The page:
Television makes friendship look so easy.
Neighbors become besties. Couples divorce but remain confidantes. People thrown together in impossible situations invariably end up lifelong friends.
So — where is my Ethel, I ask? My Shirley? My Rhoda?
(And why am I picking shows from my childhood as examples?!)
In my youth, you would have categorized me as outgoing. Open. An extrovert to the nth degree.
I was friends with everyone — even those that would have been considered “unlovely” by the popular crowd — and talked to complete strangers with ease. A trait passed to me from my paternal grandfather, according to my Dad. I could walk into a party and find a conversation in an instant. I assumed the best of everyone, and took people at face value.
But there’s a downside to all that friendliness, openness and acceptance. When you take people as they are, you’re surprised and shocked when they don’t return the favor. When you make friends with everyone, you aren’t looking at the potential for hurt. Betrayal. Rejection.
We’ve all had friendships that, over the years, went by the wayside. Friendships from high school or college faded after graduation. Someone transferred and correspondence eventually faded. People changed and the relationship disappeared quietly by joint consent.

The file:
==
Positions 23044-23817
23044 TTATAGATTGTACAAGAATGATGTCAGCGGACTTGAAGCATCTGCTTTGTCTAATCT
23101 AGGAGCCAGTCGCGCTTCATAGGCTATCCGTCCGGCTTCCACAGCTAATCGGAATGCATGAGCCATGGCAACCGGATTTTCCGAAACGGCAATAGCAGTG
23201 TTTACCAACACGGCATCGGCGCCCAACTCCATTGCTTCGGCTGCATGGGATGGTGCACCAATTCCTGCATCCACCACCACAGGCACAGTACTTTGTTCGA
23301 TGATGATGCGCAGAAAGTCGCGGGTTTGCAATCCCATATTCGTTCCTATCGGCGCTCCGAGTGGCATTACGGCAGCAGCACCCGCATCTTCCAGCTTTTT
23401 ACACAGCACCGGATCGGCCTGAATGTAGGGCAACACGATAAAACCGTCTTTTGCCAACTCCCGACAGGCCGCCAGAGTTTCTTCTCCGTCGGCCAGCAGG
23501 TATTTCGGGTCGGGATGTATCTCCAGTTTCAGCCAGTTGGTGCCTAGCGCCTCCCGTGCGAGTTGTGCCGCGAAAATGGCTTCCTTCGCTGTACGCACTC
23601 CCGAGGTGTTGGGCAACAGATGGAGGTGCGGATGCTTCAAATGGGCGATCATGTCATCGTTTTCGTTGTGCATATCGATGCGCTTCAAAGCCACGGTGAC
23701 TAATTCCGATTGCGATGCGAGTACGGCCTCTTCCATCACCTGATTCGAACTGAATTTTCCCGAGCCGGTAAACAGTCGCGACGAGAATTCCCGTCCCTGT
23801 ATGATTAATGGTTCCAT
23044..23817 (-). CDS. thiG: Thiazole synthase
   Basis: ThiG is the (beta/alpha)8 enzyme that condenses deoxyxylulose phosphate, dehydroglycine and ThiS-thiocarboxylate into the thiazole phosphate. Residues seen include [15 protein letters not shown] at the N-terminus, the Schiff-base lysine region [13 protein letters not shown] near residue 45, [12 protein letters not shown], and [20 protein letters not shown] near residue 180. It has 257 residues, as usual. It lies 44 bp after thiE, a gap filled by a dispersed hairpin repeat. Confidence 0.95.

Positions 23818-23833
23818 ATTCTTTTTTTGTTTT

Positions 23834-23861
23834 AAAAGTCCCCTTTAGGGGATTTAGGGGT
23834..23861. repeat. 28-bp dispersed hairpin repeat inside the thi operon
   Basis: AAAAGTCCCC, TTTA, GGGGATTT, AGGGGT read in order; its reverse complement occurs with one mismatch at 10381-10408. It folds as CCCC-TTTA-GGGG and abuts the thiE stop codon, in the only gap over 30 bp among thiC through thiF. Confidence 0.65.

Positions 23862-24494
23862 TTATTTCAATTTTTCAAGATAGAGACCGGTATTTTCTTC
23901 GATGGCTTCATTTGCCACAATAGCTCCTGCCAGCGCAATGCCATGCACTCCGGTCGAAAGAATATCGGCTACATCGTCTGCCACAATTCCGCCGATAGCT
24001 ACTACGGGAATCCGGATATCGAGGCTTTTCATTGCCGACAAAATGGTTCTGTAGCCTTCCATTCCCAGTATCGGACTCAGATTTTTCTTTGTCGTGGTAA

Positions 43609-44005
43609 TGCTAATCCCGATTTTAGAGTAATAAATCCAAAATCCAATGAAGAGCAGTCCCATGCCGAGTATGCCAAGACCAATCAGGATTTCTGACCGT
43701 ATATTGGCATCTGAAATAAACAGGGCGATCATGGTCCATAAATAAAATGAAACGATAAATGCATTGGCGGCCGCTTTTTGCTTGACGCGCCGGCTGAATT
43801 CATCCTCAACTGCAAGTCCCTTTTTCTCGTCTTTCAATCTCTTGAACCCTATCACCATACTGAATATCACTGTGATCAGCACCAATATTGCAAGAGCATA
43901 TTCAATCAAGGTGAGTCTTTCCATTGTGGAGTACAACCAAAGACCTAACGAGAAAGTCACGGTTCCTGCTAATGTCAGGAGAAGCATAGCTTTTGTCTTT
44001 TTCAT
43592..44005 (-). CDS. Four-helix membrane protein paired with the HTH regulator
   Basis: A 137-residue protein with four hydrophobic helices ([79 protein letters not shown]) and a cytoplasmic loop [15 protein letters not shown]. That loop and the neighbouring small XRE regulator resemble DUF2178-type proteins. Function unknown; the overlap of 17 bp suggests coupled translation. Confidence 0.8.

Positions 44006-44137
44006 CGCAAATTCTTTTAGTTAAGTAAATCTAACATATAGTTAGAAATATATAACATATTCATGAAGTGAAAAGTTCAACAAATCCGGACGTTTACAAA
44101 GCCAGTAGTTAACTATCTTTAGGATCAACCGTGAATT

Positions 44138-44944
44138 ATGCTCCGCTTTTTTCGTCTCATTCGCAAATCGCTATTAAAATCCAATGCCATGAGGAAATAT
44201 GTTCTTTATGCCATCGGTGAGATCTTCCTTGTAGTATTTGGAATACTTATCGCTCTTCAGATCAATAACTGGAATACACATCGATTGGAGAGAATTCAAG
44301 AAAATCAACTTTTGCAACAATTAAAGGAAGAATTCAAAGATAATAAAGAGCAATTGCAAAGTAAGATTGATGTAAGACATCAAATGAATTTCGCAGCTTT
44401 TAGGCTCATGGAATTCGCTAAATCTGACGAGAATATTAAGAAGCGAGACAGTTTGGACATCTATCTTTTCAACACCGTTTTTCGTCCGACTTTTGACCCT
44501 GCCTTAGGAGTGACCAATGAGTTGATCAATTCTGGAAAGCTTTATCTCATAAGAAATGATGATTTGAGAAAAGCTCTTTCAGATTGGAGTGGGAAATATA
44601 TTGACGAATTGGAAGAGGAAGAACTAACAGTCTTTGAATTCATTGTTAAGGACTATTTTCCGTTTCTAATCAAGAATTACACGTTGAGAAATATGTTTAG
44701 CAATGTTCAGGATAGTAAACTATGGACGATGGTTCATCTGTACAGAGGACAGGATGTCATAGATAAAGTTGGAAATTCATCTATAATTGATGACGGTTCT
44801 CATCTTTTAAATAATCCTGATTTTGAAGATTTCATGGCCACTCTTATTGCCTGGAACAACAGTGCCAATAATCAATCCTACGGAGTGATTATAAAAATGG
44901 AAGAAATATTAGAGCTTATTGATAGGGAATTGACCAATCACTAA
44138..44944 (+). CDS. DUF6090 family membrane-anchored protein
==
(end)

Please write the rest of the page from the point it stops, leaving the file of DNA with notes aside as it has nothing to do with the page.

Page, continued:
But we’ve probably all had at least one friendship that ended unexpectedly. Someone got mad and blew up, then refused to reconcile out of pride. A misunderstanding caused a rift and hurt feelings on both sides. One party had kids and decided to end a friendship with the childless gal (true story — guess who was the childless gal?).
Or we unwisely overlooked the warning signs and befriended the one individual who would have crushed any and all in his or her path. And probably has — over and over.
Today, everyone is a critic. It can knock you back to post something innocent on social media and have people crawl all over your heart — even those you trusted — and kick your hurts and fears to the curb, making you second guess your right to feel.
Over time, these hurts and rejections add a brick to an ever-growing wall between your heart and everyone else. A betrayal can add a whole section of wall. After all, if a person you trusted can stomp on you and just glibly walk away, how can anyone be trusted again?
But…we continue to reach out.
We feel the need to connect on a deeper level than being “Moms” or “Wives”.
So we start conversations. We attend meetings. Join groups. Find a church. Take classes.
And hope that eventually, we’ll find our Ethel.
Or be someone else’s.